I have been buying WD Products for most of my adult life. I never would have suspected Western Digital would deliberately sabotage their products. As an IT professional I have used WD hard drives for years, I had heard unsubstantiated rumors that WD enclosures randomly fail and for seemingly no reason.
The Enclosure: WD 12TB My Book Duo Desktop RAID External Hard Drive, USB 3.1 - WDBFBE0120JBK-NESN. I bought a WD My Book Duo to store my home files on and it seemed to work great for months. No problems. I used it as storage for my home server. I set it up as a striped drive to get the maximum use of the enclosure as a storage device (my mistake). What I should have done is buy a 14 TB hard drive and install it in my PC for regular use and use the My Book Duo as a backup – Lesson Learned!
Problem: When I reached eight terabytes of the drive’s capacity the raid function started acting wonky. When I restarted on my server I received an error message informing me there is a failure on RAID 1. No panicking I began t troubleshoot the problem.
- I unplugged the enclosure and plugged it back in again. The drive rebooted and worked normally. I thought it was odd and went online and began about reading about raid failures here in the forums. And found out about the difficulty people have trying to retrieve their data after an enclosure fails.
For more info please see this thread: WD My Book Duo data forever lost if Drive Enclosure Dies!
Fortunately I havd a backup on another drive in another enclosure (not a Western Digital enclosure). I had learned years ago through bitter experience what happens when someone doesn’t have a good backup.
- The hard drive began having more RAID failures as I approached 9 terabytes of the drive’s capacity. The error message kept popping up in windows: “RAID 1 failure on WD MyBook Duo, please correct the problem in WD Drive Utilities.”
I rebooted the enclosure and it worked again. I thought ‘How odd. No RAID failure I ever heard of worked this way before.’ I went on to the WD forums and found the link above along with many other threads involving RAID failures. I contacted a friend and mentor who has been in the industry longer than me. He told me that I had better start copying the data off that drive before I lose it forever. He told me he believes that WD deliberately sabotages their enclosures to get you to buy another one when the RAID fails and send both drives in to get the data recovered onto a new and bigger drive. Due to what he’s seen these drives do in a WD enclosure, he won’t use a WD enclosure and he buys the Hard drives and put’s them into a third party enclosure to avoid that problem and they almost always work well.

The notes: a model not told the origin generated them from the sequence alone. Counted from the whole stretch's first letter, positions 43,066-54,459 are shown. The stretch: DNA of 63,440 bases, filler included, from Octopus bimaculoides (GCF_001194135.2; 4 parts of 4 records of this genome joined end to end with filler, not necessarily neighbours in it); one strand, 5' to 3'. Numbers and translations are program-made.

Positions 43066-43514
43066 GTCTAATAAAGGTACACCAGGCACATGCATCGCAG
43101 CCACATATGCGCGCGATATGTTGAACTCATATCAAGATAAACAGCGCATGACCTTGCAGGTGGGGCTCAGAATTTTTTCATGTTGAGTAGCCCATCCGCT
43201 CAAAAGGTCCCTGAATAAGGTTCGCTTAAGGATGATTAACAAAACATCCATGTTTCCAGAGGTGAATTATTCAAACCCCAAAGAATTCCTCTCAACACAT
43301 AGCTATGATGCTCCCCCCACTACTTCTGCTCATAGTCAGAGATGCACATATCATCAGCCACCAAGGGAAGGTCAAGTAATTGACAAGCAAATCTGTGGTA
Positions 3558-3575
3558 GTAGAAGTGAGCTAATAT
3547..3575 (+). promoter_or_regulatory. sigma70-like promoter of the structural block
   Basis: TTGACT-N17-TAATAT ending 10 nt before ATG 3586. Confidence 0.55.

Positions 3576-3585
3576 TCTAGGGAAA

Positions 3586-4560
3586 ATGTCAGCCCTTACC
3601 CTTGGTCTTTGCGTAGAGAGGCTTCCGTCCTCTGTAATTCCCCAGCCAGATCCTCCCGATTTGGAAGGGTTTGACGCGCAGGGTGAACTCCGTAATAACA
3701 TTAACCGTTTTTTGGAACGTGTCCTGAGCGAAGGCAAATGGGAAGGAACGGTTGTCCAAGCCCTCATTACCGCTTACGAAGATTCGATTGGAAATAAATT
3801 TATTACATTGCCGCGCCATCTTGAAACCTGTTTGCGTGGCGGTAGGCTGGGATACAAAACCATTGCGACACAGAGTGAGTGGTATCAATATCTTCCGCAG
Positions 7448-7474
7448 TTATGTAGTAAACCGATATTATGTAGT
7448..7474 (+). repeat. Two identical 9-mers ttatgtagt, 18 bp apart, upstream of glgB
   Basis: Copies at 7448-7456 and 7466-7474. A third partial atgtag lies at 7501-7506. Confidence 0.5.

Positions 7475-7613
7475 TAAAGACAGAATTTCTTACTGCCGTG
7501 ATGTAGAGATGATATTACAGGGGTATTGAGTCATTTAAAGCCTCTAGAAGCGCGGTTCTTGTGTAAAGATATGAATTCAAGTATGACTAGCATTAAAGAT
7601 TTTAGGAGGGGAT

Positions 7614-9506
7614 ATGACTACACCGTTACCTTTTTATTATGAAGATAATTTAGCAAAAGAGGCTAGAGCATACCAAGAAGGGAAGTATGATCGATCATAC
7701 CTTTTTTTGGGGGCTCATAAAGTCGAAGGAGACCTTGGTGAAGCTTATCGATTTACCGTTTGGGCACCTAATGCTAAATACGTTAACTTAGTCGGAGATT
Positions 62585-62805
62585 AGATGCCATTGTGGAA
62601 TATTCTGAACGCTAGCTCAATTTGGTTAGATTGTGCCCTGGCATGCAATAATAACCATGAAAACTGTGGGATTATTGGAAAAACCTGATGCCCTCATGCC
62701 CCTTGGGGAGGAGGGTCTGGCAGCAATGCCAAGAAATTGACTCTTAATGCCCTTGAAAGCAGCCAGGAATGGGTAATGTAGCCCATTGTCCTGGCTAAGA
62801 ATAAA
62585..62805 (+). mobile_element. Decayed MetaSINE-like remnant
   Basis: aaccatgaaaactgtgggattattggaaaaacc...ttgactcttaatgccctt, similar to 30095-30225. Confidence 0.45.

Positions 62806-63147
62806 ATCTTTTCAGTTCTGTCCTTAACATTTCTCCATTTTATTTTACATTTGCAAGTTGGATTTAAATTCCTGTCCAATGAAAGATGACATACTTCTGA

He told me to do an experiment after I get the data from the enclosure – remove the stripe. Set up RAID for RAID copy and remove a drive from the enclosure and try to recover the data. When I did, I found out that some of the files are there and they are encrypted which means it is impossible to recover the data without Western Digital’s help or the help of one of their affiliated data recovery companies.
- I bought a nice 5 bay NAS enclosure that has a Linux OS. I set up RAID between the same two hard drives in that enclosure using Putty on my Windows 10 pc and guess what? I copied all the data back to those two drives and they work better than when they were in that enclosure.
Conclusion: Based on what other WD customers have said in the forums combined with my experiences and my mentor’s suggestions. I will never buy a WD MyBook enclosure again. I like my pictures, having my tax records and everything else stored securely on my own enclosures and It frustrates me that you would make your hard drive enclosures to fail when a user starts to reach the enclosure’s capacity so they will willingly send their precious data to you to recover for big $$$ and sell a bigger drive just to drive more sales. I am appalled that Western Digital would stoop to the level of a used car dealer to make an extra buck. The reality is, your products become more and more overpriced from year to year. I can pull a Toshiba drive out of it’s enclosure and recover the data simply by plugging it in internally to my desktop PC.
I hope others will heed my warning and avoid Western Digital enclosures or reap the bitter experience of losing their data.